Population Growth: Economics ans Enviroment

Last Updated: 26 Jan 2021
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Macroeconomics refers to issues which influence a countries growth in terms of effecting positive impact. Microeconomic stability refers to the situation where by a country’s economic conditions are favorable and therefore conditions are conducive for growth. Population growth is often portrayed as causing poverty and environmental degradation, and thus population control is seen as a means of improving living standards.

There is a growing concern amongst governments that the rate of population growth in most developing countries if not checked could continue jeopardizing the development in those countries by straining the budgets of those already struggling economies. Introduction. Population growth has been a subject of research for many decades as governments and other stakeholders seek means to bring population under check for it is widely assumed that it is related to poverty and environmental degradation.

This paper explores the interrelatedness of population growth, poverty, and environment from a general perspective. Population growth implies the increase in the number of human beings in a given population per unit time (Lia & Jesse, 1998). Even though population growth can refer to increases of number of members in any given species, this paper shall limit itself to the discussion of human population. Population growth can be attributed to several aspects such as immigration and due to births which is viewed as a natural process.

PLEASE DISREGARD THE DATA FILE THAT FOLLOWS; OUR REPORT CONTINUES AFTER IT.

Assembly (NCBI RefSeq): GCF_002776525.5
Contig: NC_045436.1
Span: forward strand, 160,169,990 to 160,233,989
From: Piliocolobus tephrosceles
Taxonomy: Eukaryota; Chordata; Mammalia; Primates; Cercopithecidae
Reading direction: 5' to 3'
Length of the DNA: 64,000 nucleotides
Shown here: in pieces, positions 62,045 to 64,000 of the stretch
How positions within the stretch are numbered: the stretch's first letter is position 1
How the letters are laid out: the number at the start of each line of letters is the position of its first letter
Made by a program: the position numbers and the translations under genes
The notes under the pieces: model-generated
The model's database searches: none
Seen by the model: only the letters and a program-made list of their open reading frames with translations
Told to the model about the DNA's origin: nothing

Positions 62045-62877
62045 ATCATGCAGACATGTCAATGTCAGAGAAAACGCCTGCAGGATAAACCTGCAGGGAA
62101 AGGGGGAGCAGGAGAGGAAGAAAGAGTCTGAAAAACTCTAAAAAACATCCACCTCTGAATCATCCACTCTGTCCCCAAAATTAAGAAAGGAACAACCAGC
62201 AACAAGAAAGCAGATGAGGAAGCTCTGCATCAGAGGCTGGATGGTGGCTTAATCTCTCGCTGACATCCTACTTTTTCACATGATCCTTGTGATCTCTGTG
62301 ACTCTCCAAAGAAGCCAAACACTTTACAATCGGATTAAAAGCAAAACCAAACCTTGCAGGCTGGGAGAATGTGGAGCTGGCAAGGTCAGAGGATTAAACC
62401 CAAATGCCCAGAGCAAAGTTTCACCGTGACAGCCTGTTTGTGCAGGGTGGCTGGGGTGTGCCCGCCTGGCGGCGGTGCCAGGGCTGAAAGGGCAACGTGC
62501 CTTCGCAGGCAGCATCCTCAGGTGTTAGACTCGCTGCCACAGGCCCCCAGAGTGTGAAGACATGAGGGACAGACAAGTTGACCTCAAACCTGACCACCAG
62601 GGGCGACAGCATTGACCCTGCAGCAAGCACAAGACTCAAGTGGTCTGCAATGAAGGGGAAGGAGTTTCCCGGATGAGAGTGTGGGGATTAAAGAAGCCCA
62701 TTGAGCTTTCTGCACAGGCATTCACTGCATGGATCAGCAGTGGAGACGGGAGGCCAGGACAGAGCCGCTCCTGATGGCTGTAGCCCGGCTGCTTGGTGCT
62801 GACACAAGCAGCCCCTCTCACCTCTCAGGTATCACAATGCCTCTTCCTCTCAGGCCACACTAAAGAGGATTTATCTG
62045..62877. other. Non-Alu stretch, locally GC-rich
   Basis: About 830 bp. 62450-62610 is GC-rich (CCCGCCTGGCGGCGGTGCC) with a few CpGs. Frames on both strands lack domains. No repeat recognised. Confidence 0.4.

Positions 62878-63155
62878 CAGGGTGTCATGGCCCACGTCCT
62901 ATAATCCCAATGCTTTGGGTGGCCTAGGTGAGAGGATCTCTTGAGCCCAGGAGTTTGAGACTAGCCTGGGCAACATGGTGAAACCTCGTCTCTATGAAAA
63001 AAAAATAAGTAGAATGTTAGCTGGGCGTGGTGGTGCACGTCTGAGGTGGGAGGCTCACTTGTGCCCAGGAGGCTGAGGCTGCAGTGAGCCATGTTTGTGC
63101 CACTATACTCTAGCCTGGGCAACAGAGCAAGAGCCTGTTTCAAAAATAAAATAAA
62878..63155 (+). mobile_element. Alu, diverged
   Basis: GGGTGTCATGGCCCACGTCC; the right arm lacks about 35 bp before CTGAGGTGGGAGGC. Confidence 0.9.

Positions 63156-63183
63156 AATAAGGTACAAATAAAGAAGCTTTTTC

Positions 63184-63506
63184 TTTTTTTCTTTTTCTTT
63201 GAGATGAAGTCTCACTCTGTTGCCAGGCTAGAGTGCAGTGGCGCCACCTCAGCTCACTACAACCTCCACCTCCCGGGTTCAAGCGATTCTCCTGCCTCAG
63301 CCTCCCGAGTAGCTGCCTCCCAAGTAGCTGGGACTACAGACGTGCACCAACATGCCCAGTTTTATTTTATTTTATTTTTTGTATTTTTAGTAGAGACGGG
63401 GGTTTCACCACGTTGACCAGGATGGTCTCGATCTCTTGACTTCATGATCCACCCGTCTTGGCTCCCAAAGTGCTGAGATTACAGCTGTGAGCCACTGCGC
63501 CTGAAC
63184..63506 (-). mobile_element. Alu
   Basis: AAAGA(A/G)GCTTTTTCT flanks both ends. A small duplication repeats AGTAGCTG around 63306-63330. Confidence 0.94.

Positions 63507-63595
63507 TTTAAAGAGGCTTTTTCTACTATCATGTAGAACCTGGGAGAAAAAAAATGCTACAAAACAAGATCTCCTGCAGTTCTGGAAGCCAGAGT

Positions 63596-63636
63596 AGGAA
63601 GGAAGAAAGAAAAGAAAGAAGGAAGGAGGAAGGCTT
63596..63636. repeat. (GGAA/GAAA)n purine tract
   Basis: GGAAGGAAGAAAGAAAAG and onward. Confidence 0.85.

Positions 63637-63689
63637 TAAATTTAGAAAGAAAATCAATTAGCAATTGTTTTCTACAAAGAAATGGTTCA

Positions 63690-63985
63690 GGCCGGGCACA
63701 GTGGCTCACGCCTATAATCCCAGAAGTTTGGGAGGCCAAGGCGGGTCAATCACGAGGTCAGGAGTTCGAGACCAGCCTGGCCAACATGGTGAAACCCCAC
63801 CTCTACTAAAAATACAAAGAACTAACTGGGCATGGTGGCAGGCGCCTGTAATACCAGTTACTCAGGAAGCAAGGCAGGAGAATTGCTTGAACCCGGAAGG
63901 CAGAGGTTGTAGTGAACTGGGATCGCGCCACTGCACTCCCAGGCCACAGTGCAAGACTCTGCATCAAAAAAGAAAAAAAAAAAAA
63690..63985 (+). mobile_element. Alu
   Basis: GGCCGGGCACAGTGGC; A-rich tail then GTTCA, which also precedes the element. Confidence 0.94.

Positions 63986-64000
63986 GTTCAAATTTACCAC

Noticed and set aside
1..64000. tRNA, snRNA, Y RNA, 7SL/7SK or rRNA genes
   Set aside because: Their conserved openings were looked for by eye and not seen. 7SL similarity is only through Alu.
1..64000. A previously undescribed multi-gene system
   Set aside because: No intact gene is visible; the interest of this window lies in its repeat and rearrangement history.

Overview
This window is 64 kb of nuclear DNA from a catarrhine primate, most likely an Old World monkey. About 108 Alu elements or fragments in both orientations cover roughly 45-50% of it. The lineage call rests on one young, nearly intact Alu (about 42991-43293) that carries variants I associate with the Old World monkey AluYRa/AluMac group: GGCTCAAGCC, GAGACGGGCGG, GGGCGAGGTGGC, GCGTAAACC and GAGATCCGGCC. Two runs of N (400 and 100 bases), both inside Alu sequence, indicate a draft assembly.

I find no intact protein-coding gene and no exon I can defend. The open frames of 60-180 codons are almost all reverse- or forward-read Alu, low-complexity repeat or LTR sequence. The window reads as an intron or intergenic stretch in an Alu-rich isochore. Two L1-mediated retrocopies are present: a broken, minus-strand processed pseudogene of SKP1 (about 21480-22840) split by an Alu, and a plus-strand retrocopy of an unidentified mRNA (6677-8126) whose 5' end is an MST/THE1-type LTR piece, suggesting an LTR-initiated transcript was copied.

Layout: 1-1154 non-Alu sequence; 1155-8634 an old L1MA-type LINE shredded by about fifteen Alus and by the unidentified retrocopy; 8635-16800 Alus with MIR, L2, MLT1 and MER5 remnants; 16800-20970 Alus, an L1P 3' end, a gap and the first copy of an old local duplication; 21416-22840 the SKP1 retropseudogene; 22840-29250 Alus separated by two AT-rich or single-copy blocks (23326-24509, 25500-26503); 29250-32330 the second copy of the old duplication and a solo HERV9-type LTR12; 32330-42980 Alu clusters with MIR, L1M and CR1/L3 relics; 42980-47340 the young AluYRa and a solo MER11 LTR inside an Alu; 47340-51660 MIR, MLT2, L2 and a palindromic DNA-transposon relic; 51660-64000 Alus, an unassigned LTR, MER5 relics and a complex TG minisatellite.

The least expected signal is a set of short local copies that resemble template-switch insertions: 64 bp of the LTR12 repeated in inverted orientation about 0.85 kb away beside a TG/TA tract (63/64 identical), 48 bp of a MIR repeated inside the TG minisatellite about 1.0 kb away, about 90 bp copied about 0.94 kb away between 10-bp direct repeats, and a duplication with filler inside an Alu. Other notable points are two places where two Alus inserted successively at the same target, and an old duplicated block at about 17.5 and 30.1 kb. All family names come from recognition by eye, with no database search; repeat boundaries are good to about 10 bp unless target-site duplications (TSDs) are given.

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According to estimates from expert, the population growth in the world is currently at 200,000 people per day. Out of the current growth estimates, over 70 % of the increase is taking place in the developing countries. It is further estimated that, in the next 30 – 40 years, 2. 6 billion people will be added to today’s world estimate population of 6billion people. Currently, 65 percent of all worlds’ population lives on less than a dollar a day, in other words, in abject poverty.

This indicates a positive relationship between and population growth and poverty in some areas. The relationship between the two variables lies in the fact that, human population depends on the environment for survival. If production remains constant over along period of time but in turn the population keeps on increasing, it gets to a point where the land can support no more people therefore any additional population is bound to suffer from want.

This is especially so in the developing world where the main economic activity is dependent on land resources such agriculture. It is worthy noting that, population can also affect environment in other ways like the sprouting up of slums as a result of disproportionate population growth. This in turn causes people to turn into environmentally unsustainable practices to earn income. On the other side this poses a threat to health since in some cases it strains urban infrastructure for instance the city of Nairobi, the city was designed to cater for a population of 1. million people, the current population is 3 times more. The resulting effect is that, the infrastructures as well as social amenities are overstretched and unless expanded proportionally, such pose negative challenges to the environment. It is not fair to link all population growth to poverty and environmental degradation. Taking the case of some Asian countries, they have experienced a population growth and at the same time, improved living standards attributed to booming economies.